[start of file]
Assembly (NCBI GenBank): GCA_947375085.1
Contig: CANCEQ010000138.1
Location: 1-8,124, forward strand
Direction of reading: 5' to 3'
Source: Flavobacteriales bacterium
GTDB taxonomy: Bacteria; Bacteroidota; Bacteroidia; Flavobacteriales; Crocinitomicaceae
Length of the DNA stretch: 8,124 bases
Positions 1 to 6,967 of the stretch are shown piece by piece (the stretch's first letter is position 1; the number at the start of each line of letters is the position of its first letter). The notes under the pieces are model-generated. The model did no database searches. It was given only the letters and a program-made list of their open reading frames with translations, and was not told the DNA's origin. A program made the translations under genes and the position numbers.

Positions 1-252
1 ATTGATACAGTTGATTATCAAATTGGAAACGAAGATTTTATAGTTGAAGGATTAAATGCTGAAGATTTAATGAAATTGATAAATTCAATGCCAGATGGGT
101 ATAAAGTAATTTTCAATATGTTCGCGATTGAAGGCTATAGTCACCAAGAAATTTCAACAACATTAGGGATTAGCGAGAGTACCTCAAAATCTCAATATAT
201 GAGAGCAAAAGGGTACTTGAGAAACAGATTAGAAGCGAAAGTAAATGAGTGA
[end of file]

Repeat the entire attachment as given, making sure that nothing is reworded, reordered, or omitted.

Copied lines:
Assembly (NCBI GenBank): GCA_947375085.1
Contig: CANCEQ010000138.1
Location: 1-8,124, forward strand
Direction of reading: 5' to 3'
Source: Flavobacteriales bacterium
GTDB taxonomy: Bacteria; Bacteroidota; Bacteroidia; Flavobacteriales; Crocinitomicaceae
Length of the DNA stretch: 8,124 bases
Positions 1 to 6,967 of the stretch are shown piece by piece (the stretch's first letter is position 1; the number at the start of each line of letters is the position of its first letter). The notes under the pieces are model-generated. The model did no database searches. It was given only the letters and a program-made list of their open reading frames with translations, and was not told the DNA's origin. A program made the translations under genes and the position numbers.

Positions 1-252
1 ATTGATACAGTTGATTATCAAATTGGAAACGAAGATTTTATAGTTGAAGGATTAAATGCTGAAGATTTAATGAAATTGATAAATTCAATGCCAGATGGGT
101 ATAAAGTAATTTTCAATATGTTCGCGATTGAAGGCTATAGTCACCAAGAAATTTCAACAACATTAGGGATTAGCGAGAGTACCTCAAAATCTCAATATAT
201 GAGAGCAAAAGGGTACTTGAGAAACAGATTAGAAGCGAAAGTAAATGAGTGA